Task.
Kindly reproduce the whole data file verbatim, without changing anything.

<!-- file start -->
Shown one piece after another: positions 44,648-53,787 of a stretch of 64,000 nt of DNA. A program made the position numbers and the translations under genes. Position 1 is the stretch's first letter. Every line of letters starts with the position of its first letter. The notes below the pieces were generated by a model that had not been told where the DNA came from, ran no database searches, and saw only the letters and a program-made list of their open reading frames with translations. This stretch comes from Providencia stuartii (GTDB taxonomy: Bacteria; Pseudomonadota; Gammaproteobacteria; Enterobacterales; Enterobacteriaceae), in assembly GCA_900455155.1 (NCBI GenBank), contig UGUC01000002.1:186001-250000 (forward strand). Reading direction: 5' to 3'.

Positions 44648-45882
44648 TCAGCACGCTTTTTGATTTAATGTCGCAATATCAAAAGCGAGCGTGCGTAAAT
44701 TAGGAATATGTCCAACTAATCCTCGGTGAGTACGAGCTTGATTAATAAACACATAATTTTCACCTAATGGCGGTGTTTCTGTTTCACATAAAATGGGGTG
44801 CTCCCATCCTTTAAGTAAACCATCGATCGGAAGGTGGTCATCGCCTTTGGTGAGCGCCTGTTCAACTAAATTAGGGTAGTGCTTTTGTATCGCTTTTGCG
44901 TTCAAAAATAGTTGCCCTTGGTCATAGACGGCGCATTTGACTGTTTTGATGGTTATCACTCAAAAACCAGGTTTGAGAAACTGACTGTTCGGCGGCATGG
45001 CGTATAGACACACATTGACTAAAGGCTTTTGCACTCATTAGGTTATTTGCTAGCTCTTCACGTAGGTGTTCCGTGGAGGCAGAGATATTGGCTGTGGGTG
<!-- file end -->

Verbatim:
Shown one piece after another: positions 44,648-53,787 of a stretch of 64,000 nt of DNA. A program made the position numbers and the translations under genes. Position 1 is the stretch's first letter. Every line of letters starts with the position of its first letter. The notes below the pieces were generated by a model that had not been told where the DNA came from, ran no database searches, and saw only the letters and a program-made list of their open reading frames with translations. This stretch comes from Providencia stuartii (GTDB taxonomy: Bacteria; Pseudomonadota; Gammaproteobacteria; Enterobacterales; Enterobacteriaceae), in assembly GCA_900455155.1 (NCBI GenBank), contig UGUC01000002.1:186001-250000 (forward strand). Reading direction: 5' to 3'.

Positions 44648-45882
44648 TCAGCACGCTTTTTGATTTAATGTCGCAATATCAAAAGCGAGCGTGCGTAAAT
44701 TAGGAATATGTCCAACTAATCCTCGGTGAGTACGAGCTTGATTAATAAACACATAATTTTCACCTAATGGCGGTGTTTCTGTTTCACATAAAATGGGGTG
44801 CTCCCATCCTTTAAGTAAACCATCGATCGGAAGGTGGTCATCGCCTTTGGTGAGCGCCTGTTCAACTAAATTAGGGTAGTGCTTTTGTATCGCTTTTGCG
44901 TTCAAAAATAGTTGCCCTTGGTCATAGACGGCGCATTTGACTGTTTTGATGGTTATCACTCAAAAACCAGGTTTGAGAAACTGACTGTTCGGCGGCATGG
45001 CGTATAGACACACATTGACTAAAGGCTTTTGCACTCATTAGGTTATTTGCTAGCTCTTCACGTAGGTGTTCCGTGGAGGCAGAGATATTGGCTGTGGGTG